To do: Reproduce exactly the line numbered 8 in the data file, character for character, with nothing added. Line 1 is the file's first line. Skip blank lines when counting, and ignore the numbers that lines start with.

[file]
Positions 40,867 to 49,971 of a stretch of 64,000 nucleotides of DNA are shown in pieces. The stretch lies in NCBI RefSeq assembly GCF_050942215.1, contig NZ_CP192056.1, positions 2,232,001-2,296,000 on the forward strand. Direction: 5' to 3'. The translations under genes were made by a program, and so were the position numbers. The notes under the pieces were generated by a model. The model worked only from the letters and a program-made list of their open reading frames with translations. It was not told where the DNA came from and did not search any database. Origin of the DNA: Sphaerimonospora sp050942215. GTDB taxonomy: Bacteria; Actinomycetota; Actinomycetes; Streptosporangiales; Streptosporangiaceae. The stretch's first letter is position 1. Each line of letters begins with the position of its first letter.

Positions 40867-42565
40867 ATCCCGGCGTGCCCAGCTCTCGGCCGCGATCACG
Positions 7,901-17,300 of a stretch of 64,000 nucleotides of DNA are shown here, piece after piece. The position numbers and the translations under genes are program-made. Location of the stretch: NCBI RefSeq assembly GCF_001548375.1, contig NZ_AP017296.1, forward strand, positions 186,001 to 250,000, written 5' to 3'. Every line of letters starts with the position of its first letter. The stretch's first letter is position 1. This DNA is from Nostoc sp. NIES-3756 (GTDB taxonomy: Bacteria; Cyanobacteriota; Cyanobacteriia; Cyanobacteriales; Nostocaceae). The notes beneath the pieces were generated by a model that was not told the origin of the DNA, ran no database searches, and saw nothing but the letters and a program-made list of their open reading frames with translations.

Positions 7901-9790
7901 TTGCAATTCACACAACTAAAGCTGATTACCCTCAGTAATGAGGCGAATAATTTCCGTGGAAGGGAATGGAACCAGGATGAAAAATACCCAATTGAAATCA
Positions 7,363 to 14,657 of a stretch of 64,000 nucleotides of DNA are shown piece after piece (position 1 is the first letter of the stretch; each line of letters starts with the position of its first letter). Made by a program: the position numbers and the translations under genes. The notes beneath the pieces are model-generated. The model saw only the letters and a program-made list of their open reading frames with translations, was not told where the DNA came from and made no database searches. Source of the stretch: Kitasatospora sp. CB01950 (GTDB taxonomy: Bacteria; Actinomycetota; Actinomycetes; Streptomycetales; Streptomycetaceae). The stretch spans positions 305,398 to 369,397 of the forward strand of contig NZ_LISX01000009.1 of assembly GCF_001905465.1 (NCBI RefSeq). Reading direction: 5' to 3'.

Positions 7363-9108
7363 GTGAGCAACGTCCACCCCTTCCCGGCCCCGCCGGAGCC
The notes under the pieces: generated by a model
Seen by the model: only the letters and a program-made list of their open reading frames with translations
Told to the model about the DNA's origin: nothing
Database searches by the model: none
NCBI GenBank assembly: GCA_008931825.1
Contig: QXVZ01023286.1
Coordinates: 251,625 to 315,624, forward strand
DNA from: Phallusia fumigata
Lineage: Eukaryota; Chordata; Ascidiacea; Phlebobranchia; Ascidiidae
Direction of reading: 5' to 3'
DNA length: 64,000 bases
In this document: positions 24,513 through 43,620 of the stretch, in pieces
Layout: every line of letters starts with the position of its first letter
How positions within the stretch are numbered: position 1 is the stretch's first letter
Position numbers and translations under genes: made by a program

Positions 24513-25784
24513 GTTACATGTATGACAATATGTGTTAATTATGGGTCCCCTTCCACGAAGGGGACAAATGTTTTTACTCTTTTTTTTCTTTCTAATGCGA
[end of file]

Positions 7363-9108